Posted Thursday 15 June 2017
Kingston University dance students and graduates have been awarded bursaries worth £500 and the chance to work with professionals in their field as part of the Ignition Dance Festival initiative.
Launched by Kingston Council in 2014 and co-produced by DanceWest with funding support from Arts Council England, the initiative forms part of the annual Ignition Dance Festival – a community event which aims to support young and upcoming choreographers and dance groups to create new work especially for the festival.
One of the £500 bursaries was awarded to BA(Hons) Dance graduates Viviana Rocha and Jean Pierre Nyamangunda who formed What is Written Dance Company as part of one of the final-year modules during their third year of study at Kingston University. The duo chose to use the additional funding towards costumes for their performance at the Festival as well as performance fees for their dancers – many of whom are currently Kingston University dance students.
Viviana Rocha, originally from Portugal, was grateful for the financial support and believes it was not their dance company who have benefitted from the bursary. "It's been a great professional experience for the current Kingston University students who have been working with us because many of them hadn't been contracted for performances before – it was rewarding to be able to advise them on things to look out for, such as contracts and how to write an invoice," she said.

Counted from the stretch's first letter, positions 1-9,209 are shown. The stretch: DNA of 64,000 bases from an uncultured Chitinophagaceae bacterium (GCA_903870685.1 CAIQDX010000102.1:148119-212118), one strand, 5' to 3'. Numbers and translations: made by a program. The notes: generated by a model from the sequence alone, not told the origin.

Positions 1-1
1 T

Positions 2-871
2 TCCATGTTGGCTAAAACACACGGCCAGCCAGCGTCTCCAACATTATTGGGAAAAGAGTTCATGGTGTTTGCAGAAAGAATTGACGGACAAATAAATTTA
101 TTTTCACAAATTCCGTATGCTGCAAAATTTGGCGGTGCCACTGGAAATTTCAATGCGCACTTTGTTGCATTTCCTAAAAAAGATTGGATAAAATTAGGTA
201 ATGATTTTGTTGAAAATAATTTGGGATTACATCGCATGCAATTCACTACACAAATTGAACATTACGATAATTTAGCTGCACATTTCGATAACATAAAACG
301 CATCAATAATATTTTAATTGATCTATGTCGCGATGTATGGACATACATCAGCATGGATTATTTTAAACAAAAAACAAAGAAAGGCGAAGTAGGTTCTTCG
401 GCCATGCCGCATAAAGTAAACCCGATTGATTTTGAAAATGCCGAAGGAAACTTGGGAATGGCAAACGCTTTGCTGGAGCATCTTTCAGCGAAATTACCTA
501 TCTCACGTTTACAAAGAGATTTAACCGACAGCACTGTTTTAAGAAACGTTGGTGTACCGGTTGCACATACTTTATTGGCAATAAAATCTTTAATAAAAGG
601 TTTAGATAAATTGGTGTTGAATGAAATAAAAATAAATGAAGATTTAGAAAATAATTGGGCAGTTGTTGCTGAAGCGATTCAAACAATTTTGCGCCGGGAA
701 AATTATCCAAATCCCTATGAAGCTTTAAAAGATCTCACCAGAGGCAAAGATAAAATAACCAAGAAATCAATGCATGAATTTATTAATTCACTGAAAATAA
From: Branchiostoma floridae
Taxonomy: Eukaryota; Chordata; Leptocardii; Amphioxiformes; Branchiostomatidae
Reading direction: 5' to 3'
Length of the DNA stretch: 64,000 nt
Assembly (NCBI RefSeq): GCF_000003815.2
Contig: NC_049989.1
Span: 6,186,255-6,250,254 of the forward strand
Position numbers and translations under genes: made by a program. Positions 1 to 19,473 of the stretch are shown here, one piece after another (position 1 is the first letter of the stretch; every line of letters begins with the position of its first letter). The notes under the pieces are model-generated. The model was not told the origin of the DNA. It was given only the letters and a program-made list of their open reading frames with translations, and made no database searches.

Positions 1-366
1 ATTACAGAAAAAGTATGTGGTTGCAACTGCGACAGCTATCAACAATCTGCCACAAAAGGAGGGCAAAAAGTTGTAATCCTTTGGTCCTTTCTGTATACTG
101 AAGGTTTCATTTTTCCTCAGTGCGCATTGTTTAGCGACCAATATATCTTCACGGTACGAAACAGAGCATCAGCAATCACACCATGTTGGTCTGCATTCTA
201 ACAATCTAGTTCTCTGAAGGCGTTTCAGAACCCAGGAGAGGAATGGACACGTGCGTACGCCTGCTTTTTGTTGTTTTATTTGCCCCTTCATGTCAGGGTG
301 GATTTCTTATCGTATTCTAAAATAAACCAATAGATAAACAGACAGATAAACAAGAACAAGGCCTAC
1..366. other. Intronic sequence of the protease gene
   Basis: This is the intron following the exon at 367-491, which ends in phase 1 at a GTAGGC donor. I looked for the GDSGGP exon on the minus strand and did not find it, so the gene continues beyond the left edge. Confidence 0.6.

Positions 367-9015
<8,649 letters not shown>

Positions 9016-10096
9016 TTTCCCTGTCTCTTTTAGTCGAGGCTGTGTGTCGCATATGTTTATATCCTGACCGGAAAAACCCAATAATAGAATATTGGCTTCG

The bursaries were introduced to encourage creativity by giving budding dancers the opportunity to work with a professional producer at well-known venues across London, while helping them to identify the practicalities and constraints that dancers may have to work with in the future.
Viviana feels that taking part in the Festival and being awarded the bursary was a great way of giving back to the University: "While studying at Kingston University, I found the dance department really supported our extra-curricular activities, aside from our classes. I was given complete freedom to try new dance styles and techniques, and that experience has truly helped me become who I am today," she said.
Kingston University's partnership with the Ignition Dance Festival benefits students from across all academic years. In return for providing commissioned choreographers a space to work in, the professionals provide free workshops for current Kingston University dance students and give the students an insight into the world of professional dance and performance.
Second-year dance student Frankie Wall – who was also awarded one of the £500 bursaries – has been working with West London-based community dance organisation DanceWest to create a special piece for the Ignition Dance Festival community event taking place at Kingston's Rose Theatre. Although still currently a student, Frankie is already gaining a reputation for her signature style of performance where she merges different dance genres together.
Caroline Lofthouse, Senior Lecturer in Dance, is thrilled that two of the bursaries were able to benefit Kingston University students. "The Ignition Dance Festival creates a great platform for students to showcase their developing skills and allows the community to see the diverse range of emerging student and graduate talent," she said.
"It is a fantastic opportunity for our students to be treated like professionals and help prepare them for their future careers on stage."